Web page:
A united democratic opposition tested its strength to unseat remaining Communist officeholders as Romanians voted in local elections on Sunday. More than 140,000 candidates competed for 2,951 mayoral posts and almost 40,000 city and county council slots in the first free local elections in more than 50 years. Central Election Committee President Gheorghe Uglan said that about 65% of the 16.6 million registered voters had turned out by early evening. Results were not expected before today.
NEWS
November 27, 2000 | DAVID HOLLEY, TIMES STAFF WRITER
Moderate center-right politicians suffered sweeping rejection by Romanian voters in elections Sunday, according to exit polls, with first-place finisher Ion Iliescu, a former Communist, headed for a presidential runoff against a hard-line ultranationalist. Iliescu's left-leaning Party of Social Democracy appeared on course to dominate the next Parliament and install the party's No.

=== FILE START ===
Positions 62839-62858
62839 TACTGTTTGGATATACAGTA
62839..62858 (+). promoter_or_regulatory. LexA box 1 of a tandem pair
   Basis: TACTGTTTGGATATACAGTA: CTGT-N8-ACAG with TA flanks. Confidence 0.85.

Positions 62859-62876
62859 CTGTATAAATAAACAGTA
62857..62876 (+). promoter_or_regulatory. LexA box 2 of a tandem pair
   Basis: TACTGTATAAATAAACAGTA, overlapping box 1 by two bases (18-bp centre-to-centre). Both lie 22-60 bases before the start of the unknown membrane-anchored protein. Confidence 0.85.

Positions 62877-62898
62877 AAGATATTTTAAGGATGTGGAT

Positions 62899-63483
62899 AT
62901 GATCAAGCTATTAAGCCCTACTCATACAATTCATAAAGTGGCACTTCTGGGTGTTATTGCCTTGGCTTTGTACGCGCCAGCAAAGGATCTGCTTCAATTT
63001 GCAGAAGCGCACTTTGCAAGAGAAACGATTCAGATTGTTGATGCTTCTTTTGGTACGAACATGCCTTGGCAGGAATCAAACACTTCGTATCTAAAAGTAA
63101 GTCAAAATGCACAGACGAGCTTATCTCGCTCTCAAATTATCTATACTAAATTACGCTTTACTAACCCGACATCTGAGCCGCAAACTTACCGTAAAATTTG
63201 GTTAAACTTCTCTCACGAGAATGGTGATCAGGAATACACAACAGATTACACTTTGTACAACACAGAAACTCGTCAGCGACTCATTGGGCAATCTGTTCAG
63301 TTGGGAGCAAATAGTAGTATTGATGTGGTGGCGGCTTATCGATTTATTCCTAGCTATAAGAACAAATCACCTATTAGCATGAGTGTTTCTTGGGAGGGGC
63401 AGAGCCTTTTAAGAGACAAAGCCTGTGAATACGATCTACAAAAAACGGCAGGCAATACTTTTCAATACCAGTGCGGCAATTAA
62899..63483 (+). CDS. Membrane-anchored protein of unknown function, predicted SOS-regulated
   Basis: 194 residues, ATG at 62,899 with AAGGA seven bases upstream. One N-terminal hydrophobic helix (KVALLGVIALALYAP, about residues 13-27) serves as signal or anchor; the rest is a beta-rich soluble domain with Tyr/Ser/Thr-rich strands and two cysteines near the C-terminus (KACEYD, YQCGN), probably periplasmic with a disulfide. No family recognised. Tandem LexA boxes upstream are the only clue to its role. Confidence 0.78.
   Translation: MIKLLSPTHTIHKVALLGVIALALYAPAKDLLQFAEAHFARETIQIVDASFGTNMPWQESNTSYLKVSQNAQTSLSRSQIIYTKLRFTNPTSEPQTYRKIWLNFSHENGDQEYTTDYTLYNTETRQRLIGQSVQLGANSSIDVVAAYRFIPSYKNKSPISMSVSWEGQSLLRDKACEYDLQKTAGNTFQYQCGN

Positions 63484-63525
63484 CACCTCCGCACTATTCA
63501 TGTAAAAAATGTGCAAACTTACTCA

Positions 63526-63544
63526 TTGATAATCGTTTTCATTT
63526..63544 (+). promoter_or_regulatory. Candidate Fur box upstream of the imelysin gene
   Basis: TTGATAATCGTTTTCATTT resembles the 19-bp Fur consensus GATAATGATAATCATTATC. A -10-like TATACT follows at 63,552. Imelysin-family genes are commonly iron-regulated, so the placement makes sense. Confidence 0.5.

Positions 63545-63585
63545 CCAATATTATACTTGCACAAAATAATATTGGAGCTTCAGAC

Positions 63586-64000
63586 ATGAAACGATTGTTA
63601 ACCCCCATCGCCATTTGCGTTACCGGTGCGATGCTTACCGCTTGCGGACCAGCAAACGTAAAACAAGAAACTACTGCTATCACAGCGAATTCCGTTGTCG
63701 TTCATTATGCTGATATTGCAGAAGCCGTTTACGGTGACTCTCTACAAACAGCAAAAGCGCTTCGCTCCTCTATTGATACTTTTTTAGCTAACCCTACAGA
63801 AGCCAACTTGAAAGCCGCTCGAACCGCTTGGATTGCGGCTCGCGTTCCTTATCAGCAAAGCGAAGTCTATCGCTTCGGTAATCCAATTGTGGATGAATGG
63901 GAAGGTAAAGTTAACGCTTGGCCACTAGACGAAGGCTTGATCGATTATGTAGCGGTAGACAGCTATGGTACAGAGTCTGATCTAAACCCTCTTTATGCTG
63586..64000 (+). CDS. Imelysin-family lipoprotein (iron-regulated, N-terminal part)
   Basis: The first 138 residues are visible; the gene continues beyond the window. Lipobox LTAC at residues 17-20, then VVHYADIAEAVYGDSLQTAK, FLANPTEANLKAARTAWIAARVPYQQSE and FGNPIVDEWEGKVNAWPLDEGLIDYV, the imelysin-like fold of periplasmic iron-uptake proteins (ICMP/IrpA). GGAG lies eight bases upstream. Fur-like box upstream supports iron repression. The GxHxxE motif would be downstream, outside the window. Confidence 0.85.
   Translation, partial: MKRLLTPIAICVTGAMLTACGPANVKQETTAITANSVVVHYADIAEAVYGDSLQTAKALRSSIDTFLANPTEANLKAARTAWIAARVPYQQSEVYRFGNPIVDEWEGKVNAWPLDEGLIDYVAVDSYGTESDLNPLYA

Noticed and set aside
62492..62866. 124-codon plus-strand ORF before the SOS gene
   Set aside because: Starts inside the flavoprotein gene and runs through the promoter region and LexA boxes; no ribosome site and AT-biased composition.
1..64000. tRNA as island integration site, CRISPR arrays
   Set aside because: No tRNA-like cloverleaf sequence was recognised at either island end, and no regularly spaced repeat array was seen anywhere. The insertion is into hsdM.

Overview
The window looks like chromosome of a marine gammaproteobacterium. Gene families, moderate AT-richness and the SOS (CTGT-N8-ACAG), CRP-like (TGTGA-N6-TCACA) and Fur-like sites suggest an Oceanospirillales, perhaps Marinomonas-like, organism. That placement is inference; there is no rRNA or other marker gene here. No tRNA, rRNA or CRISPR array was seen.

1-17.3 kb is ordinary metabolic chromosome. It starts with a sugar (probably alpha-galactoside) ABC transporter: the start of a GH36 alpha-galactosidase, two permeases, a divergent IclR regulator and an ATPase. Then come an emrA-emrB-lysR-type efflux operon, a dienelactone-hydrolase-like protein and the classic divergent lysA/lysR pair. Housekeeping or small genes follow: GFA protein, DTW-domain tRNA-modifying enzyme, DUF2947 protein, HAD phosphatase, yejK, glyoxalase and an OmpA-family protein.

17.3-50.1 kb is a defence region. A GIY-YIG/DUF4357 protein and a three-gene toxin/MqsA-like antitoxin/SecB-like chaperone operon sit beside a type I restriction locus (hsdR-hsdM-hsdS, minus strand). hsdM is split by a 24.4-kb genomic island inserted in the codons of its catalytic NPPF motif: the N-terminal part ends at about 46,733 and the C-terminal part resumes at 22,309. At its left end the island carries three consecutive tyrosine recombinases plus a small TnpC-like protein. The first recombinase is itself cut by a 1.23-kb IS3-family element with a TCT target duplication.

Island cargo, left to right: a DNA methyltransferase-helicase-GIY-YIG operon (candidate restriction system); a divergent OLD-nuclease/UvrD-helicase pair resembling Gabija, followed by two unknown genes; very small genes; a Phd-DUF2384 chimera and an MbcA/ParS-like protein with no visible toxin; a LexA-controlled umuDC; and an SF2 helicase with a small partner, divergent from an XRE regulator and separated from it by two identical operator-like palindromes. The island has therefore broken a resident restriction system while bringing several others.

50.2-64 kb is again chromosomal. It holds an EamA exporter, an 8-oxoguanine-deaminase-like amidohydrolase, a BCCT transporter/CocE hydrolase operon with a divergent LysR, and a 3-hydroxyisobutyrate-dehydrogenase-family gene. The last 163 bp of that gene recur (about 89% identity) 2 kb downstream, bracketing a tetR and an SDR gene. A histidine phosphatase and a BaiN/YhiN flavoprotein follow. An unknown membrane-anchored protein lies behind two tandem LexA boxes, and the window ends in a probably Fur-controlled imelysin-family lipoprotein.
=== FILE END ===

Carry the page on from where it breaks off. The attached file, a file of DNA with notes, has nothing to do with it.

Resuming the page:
NEWS
November 4, 1996 | From Times Wire Services
Bulgarian opposition candidate Petar Stoyanov was the clear favorite over Socialist candidate Ivan Marazov as their countrymen chose a new president Sunday. The elections were seen as a gauge of the level of public anger with crime and economic woes. With 25% of the vote counted, the official BTA news agency said Stoyanov had 61.9% of the vote to 38.1% for Marazov. Official results are expected by Wednesday.
NEWS
November 5, 1996 | From Times Wire Reports